Monday, January 23, 2012

Get away! Okay, come here! No, get away...

Come here, dammit! No! But I wanna throw you!

I couldn't help but notice an odd sort of paradox in my aikido and judo training. It seems to me that, in aikido, we spend our time trying to keep the guy off of us. He's trying to come at us, towards us, and we're looking to either maintain an arms-length distance, or get behind his arm so even though we're in close proximity, he's not facing me.

Then we get into judo and now I'm trying as hard as I can to get close to him, to connect our centers so I can throw him, and he's trying to keep me out (while trying to do the same to me).

In other words, it seems like my budo practice is either a game of  "get away get away get away" or "come here come here come here."

And I can't help but wonder, why am I trying so hard to do the opposite of what the situation is giving me?

If uke's trying to get to me, why am I trying so hard to keep him at a distance? 

And when uke's trying to keep his distance, why am I trying so hard to get closer?

. . .

Does aikido by nature afraid of getting in tight, closing and joining centers?

Is judo by nature only interested in something decisive—the throw, the great, spectacular IPPON! that wins the match?

. . .

If he insists on keeping distance, why don't I just work with it, and deal with his wrists and elbows?

If he insists on coming at me, why don't I just let him, and join my center and dump him right there?

. . .

Hmm. Just thinking out loud today...

Friday, January 6, 2012

Thoughts on space

My thoughts lately are on the subject of space. I'm still working out the best wording to describe it, though.

I want to say "controlling the space," but for some reason, using the word "control" feels a tad unsettling. It sounds as if I'm trying to make something go, trying to force something that I want to happen, as opposed to remaining open to the flow of things.

But they are intentional, and they do serve a purpose. When do I do one thing over another? I suppose that's the flowing part.

At any rate, there are moments when I want to occupy some of uke's space. Uke is like a stream, flowing down his predetermined path. I am a large stone placed in that path. I'm not trying to stop the stream, like a dam, but interrupt it, send it veering off on a path it never intended to follow.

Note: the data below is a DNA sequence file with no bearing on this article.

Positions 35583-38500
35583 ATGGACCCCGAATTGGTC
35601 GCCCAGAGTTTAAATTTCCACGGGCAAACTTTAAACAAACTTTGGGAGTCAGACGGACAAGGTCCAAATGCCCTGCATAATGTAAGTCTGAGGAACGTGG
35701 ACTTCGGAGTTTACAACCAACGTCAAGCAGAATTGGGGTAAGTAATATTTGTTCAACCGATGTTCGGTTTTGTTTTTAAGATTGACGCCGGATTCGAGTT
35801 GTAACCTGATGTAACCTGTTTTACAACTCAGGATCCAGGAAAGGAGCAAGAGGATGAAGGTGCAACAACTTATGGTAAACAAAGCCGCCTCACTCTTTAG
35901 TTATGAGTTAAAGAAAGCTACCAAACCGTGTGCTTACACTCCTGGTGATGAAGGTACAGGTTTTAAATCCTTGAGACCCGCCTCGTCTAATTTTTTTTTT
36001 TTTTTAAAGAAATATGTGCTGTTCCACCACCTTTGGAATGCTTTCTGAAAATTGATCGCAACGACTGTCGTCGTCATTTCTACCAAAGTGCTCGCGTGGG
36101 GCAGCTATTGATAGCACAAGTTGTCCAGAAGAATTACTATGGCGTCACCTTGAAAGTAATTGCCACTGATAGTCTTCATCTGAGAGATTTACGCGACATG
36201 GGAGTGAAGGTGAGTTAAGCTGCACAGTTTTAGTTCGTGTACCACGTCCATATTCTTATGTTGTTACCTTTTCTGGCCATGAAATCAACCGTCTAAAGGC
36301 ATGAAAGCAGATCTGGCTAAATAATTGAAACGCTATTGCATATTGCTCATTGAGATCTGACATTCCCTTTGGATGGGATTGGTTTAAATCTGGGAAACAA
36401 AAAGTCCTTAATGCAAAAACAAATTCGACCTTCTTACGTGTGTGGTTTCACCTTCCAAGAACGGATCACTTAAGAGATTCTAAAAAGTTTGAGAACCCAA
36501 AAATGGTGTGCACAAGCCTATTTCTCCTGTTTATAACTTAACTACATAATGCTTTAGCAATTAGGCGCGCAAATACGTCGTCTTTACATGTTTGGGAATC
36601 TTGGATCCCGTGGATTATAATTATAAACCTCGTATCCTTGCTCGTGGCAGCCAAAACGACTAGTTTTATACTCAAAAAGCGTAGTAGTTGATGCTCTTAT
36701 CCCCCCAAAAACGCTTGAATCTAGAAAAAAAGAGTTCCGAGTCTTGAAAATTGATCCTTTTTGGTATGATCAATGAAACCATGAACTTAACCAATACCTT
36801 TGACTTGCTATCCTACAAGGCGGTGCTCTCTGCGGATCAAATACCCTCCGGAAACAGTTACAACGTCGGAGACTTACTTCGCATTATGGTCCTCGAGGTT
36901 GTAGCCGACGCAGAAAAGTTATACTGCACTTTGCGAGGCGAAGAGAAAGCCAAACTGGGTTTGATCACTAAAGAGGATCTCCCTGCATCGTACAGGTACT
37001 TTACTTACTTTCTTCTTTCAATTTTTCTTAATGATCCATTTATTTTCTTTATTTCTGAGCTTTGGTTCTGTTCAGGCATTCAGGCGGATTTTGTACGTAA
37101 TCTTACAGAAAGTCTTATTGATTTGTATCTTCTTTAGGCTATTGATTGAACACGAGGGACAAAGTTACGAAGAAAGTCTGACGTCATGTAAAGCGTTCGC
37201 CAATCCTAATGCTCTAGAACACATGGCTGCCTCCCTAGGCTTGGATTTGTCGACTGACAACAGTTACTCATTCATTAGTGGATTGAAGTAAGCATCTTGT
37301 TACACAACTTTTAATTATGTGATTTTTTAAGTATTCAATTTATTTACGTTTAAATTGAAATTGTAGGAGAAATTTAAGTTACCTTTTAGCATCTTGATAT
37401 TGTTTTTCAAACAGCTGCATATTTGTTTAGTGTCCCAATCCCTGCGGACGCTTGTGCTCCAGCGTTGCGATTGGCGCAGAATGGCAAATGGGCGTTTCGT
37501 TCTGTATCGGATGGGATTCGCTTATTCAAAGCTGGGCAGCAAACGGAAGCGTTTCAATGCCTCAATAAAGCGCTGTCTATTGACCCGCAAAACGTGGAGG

At other times, as uke flows like a stream and I dig a narrow trench in the dirt. Again, his path is diverted, this time drawn into my space.

Sometimes I rise up, like a hill. The stream cannot flow upward, and it cannot flow around, so it simply tumbles onto itself, creating a stagnant pool, trapped with no way out.

Or, I may simply drop off, like a cliff. The stream cannot stop itself, cannot change course and flows off the edge helplessly and crashes below.

The stone and the hill are one side of the coin, the trench and the cliff on the other—yin and yang. It is in versus out, up versus down. One of many natural dualities—e.g. dark and light, female and male, low and high, cold and hot, water and fire, air and earth.

I've spent most of my time until now being more like the trench or the cliff, the negative as opposed to the positive. Not "negative" in the sense of "bad or unfortunate," but in the sense of a void, a vacuum; of receiving rather than giving; of inward rather than outward; of catching the ball rather than throwing it.

I think we all start like that when first learning an art. But just as the back of the hand cannot exist without the front, we must eventually explore the "positive" side, the stone and the hill. It's being a planet—rather than the void of space—around which even light must bend. It's giving rather than receiving, outward rather than inward.

On the surface, one might think of it as being more aggressive: having an attitude tending toward unprovoked offensives, attacks, invasions, etc; being militantly forward or menacing.

I prefer "proactive", which can be defined this way: "tending to initiate change rather than reacting to events." Or even this way: "serving to prepare for, intervene in, or control an expected occurrence or situation, especially a negative or difficult one; anticipatory."

Standing now, as I am, from the position of something of a teacher, looking at the students with only a couple of years under their belts, this seems to be the one thing I feel is lacking from their budo. It's not necessarily about individual techniques; it isn't so much about putting the foot in the right place, or positioning the hand the right way.

I suppose being the positive, the fire, the light, the high, the male requires a certain amount of confidence that can only come from starting in the negative, the water, the dark, the low, the female. Perhaps.

Such is the depthless beauty of budo!